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What Will You Do?
- Diagnose electrical malfunctions in locomotive control circuits and components, assess the nature of problems, and identify corrective action needed
- Work with shop machines and tools to repair and maintain the electrical parts of our diesel electric locomotives
- Read and understand blueprints, schematics and locations circuit plans
- Ensure compliance with all rules and regulations for safety and operations
What Will You Learn?
Our Diesel Electricians play an important part in keeping our locomotives on the move. Almost every system on the locomotive is a complex electrical system. We'll teach you the dynamic workings of a locomotive, and how to ensure they are running in peak condition. We'll also teach you how to use tools and equipment you won’t find in any other shop or on any construction site.
- You must be at least 18 years old.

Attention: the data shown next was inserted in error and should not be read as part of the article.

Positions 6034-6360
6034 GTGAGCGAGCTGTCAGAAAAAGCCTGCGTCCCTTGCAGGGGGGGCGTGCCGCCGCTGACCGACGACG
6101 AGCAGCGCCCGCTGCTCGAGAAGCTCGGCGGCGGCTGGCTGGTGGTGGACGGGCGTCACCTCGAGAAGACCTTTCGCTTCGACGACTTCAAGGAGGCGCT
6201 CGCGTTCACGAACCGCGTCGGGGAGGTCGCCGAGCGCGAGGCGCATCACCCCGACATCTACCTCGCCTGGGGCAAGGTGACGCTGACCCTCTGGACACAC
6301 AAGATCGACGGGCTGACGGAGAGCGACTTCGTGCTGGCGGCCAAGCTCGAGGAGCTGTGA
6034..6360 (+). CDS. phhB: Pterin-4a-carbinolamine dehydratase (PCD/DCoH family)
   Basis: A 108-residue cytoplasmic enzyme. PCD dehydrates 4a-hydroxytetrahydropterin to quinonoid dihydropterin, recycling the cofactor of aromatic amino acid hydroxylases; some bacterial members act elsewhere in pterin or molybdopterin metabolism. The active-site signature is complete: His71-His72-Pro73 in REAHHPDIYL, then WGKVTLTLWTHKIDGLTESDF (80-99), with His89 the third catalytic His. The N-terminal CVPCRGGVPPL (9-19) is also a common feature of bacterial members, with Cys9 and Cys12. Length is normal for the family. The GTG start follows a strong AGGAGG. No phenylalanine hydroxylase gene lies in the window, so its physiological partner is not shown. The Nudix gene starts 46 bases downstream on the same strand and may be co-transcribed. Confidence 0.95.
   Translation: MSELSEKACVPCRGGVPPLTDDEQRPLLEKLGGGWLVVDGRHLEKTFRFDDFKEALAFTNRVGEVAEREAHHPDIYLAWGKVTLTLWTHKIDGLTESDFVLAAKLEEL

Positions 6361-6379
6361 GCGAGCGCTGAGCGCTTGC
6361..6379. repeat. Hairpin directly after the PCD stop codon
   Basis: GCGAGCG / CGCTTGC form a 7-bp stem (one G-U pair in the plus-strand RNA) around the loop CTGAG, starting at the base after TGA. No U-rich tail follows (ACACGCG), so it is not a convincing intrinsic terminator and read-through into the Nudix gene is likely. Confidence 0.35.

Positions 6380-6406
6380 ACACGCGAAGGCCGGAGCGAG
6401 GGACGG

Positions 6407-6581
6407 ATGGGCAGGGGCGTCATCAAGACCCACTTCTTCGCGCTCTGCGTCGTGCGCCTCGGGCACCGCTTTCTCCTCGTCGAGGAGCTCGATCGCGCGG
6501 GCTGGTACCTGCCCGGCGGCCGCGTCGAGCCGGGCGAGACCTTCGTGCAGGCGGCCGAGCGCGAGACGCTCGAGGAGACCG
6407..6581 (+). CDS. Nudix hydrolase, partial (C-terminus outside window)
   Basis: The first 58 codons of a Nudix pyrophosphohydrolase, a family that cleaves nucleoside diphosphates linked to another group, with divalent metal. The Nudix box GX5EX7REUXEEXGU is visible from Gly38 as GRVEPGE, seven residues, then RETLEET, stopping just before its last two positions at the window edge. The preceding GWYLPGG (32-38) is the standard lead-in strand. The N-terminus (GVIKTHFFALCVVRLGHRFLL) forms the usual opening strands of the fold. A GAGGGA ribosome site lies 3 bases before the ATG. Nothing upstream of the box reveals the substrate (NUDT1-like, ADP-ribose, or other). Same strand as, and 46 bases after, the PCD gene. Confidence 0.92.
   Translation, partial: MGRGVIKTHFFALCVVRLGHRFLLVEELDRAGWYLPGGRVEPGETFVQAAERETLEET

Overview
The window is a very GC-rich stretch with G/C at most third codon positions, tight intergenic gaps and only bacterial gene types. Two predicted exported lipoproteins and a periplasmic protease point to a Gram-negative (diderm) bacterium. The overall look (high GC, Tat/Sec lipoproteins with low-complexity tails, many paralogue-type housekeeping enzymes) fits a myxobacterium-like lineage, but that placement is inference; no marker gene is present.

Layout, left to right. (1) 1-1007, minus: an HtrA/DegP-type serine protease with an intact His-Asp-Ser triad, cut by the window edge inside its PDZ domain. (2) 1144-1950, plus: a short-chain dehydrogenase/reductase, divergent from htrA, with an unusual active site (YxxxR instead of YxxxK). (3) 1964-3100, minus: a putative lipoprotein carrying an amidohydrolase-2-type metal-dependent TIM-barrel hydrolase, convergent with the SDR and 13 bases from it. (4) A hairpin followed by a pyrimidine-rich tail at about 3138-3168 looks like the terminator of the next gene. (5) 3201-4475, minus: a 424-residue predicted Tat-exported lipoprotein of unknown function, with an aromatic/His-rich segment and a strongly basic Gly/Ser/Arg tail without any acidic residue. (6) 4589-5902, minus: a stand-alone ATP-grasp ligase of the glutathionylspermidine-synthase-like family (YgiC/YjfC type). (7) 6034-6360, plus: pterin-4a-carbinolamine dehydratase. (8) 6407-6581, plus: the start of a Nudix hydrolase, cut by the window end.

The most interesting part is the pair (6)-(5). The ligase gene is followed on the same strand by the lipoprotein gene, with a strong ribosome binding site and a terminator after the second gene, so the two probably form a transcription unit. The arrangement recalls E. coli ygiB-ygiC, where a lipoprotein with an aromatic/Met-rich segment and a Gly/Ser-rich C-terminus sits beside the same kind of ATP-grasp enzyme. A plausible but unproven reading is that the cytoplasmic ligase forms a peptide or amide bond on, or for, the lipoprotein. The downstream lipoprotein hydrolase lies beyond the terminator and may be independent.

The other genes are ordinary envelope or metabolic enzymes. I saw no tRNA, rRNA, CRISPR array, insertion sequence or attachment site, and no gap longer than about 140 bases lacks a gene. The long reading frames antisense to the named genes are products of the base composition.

- You must provide verifiable work or education experience in electronics, control systems, AC/DC motors or a current journeyman's electrical card.
- You must be able to read electrical schematics and prints.
- Experience troubleshooting electronic control systems is required, and experience working with large motor generators and high-voltage circuitry is preferred.
- You will have to pass a Skilled-Craft Battery test (see sample) to be considered for an interview.
Apprentice Diesel Electricians can expect to earn about $27 an hour, with pay increasing to $33 as you progress to Diesel Electrician. Your actual pay will depend on your location and your Union-negotiated agreement.
As an Apprentice Diesel Electrician, you will receive formal classroom and hands-on training as part of a three-year apprenticeship. You will learn primarily by performing specific tasks under the guidance of a journeyperson.
In your first few months as a Diesel Electrician, you will receive safety training, and you will begin to learn about locomotive electrical systems and maintenance. Over the course of your first year, you will get more in-depth training in specific electrical systems. Your training will continue as your job changes and as the railroad adopts new technology.